Backtalk with Jill Scott - Page 2 of 2
Arts and Culture Magazine Women

Backtalk with Jill Scott

Scott unveils the Butterfly Bra Collection

What were some of the challenges you faced creating the line?

It’s hard to find a bra that will give both support and shape. We went back to the drawing board many times. There’s a specific plate to make each cup. We went from foam to gel to a type of padding. It’s very intricate and specific. I would go into Ashley Stewart and say, “OK, this is good. This isn’t going to work. Let’s try this.” There was lots of starting over. There’s a science to it all. Making a bra is difficult.

The line faced some criticism because the sizes weren’t expansive enough for some women. Are you looking to expand the line?

Right now it’s a great bra, but it’s not for everybody. I’m going to do my best to take it from a 60th percentile to at least the 90th percentile in terms of meeting the needs of more women. So I’ll need to do bigger and smaller sizes, more colors and styles, as well as maternity bras and girdles.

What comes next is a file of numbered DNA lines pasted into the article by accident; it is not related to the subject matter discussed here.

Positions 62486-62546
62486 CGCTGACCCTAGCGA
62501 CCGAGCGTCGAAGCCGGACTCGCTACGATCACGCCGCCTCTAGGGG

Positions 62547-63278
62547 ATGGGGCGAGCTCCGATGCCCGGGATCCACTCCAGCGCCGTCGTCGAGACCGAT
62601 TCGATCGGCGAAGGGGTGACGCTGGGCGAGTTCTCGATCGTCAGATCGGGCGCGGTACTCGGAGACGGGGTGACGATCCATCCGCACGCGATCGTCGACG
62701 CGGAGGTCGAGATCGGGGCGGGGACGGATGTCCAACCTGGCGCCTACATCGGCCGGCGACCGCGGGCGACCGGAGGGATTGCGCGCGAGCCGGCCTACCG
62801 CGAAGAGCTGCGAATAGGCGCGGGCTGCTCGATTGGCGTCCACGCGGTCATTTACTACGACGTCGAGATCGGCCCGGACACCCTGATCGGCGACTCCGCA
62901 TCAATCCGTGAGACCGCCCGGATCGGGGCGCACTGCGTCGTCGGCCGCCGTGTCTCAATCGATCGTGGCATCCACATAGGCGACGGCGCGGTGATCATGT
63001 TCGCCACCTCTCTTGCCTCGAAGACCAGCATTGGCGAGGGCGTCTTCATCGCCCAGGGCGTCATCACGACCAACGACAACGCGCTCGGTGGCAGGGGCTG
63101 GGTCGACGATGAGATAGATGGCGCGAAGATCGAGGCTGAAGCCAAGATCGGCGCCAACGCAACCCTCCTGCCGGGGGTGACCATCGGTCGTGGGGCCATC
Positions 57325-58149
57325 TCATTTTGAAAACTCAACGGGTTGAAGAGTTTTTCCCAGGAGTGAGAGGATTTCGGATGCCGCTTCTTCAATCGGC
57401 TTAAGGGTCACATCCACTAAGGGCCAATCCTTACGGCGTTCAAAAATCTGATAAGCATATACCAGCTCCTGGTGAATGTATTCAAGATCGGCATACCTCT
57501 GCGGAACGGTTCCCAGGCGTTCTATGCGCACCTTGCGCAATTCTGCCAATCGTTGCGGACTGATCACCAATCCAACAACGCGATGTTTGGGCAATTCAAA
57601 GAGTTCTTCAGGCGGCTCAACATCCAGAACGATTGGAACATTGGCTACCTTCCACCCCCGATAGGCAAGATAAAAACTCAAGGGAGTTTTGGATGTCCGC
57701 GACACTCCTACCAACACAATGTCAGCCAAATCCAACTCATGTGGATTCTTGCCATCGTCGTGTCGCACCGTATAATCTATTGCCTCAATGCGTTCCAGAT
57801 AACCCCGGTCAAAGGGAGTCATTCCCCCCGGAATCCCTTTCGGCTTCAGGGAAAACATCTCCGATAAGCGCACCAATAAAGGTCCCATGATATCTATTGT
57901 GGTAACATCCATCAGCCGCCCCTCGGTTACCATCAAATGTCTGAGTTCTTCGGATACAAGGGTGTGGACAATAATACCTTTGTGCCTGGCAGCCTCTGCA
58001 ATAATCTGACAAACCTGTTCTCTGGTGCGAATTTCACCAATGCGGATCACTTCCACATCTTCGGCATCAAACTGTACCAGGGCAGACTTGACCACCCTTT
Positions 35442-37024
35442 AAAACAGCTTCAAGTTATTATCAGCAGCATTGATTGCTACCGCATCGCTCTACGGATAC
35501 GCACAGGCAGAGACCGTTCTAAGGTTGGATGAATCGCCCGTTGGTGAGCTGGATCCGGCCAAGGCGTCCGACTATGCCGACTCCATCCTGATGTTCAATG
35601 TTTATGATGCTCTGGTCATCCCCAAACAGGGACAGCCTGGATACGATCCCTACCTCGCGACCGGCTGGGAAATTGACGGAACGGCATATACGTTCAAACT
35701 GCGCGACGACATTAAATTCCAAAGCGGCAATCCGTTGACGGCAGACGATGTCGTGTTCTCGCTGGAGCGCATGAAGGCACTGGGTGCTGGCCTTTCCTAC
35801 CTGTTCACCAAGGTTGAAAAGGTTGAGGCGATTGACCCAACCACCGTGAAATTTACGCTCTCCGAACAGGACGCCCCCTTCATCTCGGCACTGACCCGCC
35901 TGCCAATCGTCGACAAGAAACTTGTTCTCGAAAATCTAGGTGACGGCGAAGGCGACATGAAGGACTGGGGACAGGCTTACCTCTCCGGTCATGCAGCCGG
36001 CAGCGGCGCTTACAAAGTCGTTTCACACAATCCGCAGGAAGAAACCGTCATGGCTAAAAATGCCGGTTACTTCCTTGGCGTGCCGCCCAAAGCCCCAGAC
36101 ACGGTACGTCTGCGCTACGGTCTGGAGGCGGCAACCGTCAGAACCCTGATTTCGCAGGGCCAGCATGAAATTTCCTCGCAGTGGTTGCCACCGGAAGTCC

What you’re doing is a reflection of artists diversifying their income streams. How important is that for artists?

You have to diversify because nothing is guaranteed. I learned this from my mother. She can sew, lay down hardwood floors, perform acupressure, and is also a dental hygienist. All of those things make her happy. That’s how I’ve wanted to live my life. If it happens to become something financially beneficial, then great. I sing, write, and act because I can’t help myself. I love being creative. Of course I want to make money to take care of my family and myself, but I want a livelihood that gives me internal pleasure.

In addition to redesigning bras, you’re also reshaping the mold for leading actresses. How did your new HBO series come about, and why is it important to see plus-size women on TV?

The more roles, the more diverse we can be, the better. The character I’m playing is a traditionally built woman. There are no hang-ups about her size in Africa because there’s a different mentality in terms of standards of beauty. She’s normal. She’s beautiful.

This story originally appeared in the May 2009 issue of Black Enterprise magazine.